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Contents Introduction MK Czerwiec and Ian Williams 1 Who Gets to Speak? The Making of Comics Scholarship Scott T. Smith Excerpt from Swallow Me Whole, by Nate Powell 2 The Uses of Graphic Medicine for Engaged Scholarship Susan Merrill Squier "Bad Blastocyst," by Ruben Bolling Excerpts from I Am Not These Feet, by Kaisa Leka Excerpts from "Where Babies Come From: A Miracle Explained," by Ann Starr 3 Graphic Storytelling and Medical Narrative: The Use of Graphic Novels in Medical Education Michael J. Green Excerpt from The Infinite Wait, by Julia Wertz 4 Graphic Pathography in the Classroom and the Clinic: A Case Study Kimberly R. Myers Vita Perseverat (Life Goes On), by Ashley L. Pistorio 5 Comics and the Iconography of Illness Ian Williams Excerpt from The Nao of Brown by Glyn Dillon 6 The Crayon Revolution MK Czerwiec Excerpt from Cancer Made Me a Shallower Person, by Miriam Engelberg Excerpt from Old Person Whisperer, by Muna Al-Jawad Conclusion MK Czerwiec and Ian Williams Notes Selected Bibliography Comics Bibliography Author Biographies and Acknowledgments Credits
MK Czerwiec is a nurse and comics artist. She is the artist-in-residence at Northwestern University's Feinberg School of Medicine. Ian Williams is a visual artist and illustrator, a medical doctor, and an independent humanities scholar. His most recent book is The Bad Doctor: The Troubled Life and Times of Dr. Iwan James. Susan Merrill Squier is Brill Professor of Women's Studies and English at Penn State. Michael J. Green is a medical doctor and Professor of Humanities and Medicine at the Penn State College of Medicine. Kimberly R. Myers is Associate Professor of Humanities at the Penn State College of Medicine. Scott T. Smith is Associate Professor of English at Penn State.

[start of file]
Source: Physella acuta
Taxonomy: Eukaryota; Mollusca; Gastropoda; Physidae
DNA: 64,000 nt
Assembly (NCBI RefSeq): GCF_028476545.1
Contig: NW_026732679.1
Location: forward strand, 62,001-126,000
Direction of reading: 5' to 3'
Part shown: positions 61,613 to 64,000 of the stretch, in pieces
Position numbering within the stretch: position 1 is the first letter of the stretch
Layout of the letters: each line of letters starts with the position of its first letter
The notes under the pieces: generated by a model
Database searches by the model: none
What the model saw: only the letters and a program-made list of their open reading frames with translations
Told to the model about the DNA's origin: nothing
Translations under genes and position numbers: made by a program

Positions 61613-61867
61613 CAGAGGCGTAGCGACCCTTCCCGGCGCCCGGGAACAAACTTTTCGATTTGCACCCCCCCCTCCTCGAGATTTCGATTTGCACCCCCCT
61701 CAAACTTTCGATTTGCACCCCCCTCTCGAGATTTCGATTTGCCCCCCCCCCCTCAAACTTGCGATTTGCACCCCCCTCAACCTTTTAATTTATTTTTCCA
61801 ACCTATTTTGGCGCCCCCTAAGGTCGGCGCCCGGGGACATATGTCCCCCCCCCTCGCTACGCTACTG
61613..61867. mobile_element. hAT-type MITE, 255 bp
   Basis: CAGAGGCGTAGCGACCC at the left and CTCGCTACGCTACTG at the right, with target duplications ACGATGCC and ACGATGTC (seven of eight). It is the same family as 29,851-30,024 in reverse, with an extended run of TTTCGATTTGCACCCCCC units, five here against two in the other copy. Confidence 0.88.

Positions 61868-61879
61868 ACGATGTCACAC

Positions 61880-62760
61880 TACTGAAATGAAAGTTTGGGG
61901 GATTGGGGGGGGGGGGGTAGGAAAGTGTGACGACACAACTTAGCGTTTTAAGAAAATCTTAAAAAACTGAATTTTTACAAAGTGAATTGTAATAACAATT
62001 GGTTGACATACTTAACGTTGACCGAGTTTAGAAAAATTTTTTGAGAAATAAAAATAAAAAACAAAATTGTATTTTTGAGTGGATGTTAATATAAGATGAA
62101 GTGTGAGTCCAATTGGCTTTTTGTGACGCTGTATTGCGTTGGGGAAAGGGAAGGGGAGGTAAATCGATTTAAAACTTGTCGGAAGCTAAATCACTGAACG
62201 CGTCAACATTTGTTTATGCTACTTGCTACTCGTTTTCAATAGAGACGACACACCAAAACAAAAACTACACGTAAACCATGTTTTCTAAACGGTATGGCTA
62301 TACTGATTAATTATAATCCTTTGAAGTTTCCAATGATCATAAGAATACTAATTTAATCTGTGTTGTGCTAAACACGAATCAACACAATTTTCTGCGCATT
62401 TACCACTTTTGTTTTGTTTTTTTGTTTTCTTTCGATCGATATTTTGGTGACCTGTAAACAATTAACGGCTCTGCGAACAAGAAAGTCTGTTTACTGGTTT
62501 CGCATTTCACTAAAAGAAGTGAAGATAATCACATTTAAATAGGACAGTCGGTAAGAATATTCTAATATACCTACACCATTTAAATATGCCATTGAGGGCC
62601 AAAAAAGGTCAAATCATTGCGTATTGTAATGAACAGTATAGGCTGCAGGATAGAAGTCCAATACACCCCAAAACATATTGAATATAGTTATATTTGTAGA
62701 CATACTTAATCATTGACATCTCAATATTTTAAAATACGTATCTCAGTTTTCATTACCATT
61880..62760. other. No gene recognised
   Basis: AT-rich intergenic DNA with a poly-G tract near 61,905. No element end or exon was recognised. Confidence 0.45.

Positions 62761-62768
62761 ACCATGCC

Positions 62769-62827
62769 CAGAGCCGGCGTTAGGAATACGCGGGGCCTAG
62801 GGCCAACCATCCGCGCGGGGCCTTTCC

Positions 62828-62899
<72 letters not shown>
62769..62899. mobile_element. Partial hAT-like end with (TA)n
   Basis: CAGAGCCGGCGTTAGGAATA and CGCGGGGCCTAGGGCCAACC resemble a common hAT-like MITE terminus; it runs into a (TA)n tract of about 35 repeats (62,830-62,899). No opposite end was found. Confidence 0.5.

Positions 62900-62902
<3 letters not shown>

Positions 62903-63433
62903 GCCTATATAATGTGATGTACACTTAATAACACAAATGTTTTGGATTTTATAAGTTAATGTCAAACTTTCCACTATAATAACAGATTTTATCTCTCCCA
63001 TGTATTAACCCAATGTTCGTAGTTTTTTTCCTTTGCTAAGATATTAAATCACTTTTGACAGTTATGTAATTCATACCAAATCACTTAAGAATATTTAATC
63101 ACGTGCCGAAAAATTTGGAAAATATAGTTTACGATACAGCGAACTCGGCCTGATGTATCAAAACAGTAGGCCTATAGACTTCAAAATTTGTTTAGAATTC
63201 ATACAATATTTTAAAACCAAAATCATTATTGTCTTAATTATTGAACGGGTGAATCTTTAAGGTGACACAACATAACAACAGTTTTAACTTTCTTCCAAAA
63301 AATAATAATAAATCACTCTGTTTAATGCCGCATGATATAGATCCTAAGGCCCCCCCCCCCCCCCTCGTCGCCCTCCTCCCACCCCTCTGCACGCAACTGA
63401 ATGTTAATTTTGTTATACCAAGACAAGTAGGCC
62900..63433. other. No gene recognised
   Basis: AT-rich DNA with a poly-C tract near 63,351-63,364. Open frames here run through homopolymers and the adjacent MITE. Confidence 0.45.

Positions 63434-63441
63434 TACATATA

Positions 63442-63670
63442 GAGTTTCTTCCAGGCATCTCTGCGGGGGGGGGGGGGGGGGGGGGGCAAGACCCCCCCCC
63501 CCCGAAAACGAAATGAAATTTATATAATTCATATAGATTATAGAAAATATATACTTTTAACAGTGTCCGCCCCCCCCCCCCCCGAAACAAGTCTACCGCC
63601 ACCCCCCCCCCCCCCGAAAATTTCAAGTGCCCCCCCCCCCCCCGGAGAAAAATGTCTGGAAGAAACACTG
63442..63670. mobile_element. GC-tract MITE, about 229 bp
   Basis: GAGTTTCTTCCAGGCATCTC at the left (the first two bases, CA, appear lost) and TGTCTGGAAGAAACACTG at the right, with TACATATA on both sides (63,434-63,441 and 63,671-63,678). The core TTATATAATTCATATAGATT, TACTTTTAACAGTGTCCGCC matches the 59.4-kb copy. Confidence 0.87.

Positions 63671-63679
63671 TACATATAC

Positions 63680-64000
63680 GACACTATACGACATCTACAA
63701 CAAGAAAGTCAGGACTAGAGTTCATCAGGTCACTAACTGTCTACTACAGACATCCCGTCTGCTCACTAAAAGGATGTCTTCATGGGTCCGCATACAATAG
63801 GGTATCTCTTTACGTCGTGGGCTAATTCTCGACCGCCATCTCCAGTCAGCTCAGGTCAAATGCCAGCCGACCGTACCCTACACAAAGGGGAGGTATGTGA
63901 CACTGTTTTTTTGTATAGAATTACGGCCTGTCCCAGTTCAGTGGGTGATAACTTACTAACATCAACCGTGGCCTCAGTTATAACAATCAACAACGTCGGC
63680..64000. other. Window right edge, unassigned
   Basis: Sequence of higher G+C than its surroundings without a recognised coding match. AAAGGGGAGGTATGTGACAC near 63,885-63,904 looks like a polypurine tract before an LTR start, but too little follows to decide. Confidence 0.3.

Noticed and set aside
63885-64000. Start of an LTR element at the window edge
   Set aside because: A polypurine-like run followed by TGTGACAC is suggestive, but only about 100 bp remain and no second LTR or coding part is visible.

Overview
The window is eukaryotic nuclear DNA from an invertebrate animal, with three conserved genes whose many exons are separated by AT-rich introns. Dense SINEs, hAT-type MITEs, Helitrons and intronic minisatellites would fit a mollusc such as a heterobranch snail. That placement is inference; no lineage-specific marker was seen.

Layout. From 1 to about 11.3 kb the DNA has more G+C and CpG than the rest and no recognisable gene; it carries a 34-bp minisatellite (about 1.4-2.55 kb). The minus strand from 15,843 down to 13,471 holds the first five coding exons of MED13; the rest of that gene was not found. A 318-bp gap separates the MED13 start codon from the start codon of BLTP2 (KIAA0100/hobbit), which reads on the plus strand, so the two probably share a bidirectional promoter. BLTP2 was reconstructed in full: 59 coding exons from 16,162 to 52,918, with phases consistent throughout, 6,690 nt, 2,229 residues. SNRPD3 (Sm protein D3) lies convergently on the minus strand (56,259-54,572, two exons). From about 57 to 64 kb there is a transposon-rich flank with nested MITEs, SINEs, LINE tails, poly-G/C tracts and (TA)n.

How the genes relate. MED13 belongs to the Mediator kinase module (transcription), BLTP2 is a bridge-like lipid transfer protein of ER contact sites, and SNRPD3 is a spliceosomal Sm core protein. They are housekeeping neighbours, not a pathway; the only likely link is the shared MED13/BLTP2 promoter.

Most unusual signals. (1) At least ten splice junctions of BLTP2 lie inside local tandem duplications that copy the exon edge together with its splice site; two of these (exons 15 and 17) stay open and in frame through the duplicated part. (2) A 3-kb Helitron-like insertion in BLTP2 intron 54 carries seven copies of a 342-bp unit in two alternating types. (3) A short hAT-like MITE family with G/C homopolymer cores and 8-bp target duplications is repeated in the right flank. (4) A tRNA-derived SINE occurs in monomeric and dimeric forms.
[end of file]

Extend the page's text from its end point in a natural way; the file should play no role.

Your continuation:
"Something remarkable and game changing is being sparked by the alliance between comics and medicine. It's becoming clear that these graphic narratives can deepen understanding, not only of facts but of feelings, between patients, families, and professionals. A spoonful of comics really does help the medicine go down." --Paul Gravett, author of Comics Art and editor of 1001 Comics You Must Read Before You Die "Graphic Medicine Manifesto draws its strength from the way the individual voices coalesce to confirm not only the ability of comics to unravel medical culture and the pedagogical possibilities of graphic medicine but the transformative and community-building competence of graphic pathographies. In short, Graphic Medicine Manifesto is an essential read for scholars in comics studies, cultural studies, medical humanities, bicultural studies and visual studies, and to any reader who values the intersection of literature and medicine." --Sathyaraj Venkatesan, Journal of Graphic Novels and Comics "Absorbing and accessible. . . . The authors explain themselves in both words and pictures (five sketch themselves as standard-issue professionals, and one as a small, cheerful chicken). They outline what drew them to graphic medicine and append excerpts from favorite works." --Abigail Zuger, M.D., New York Times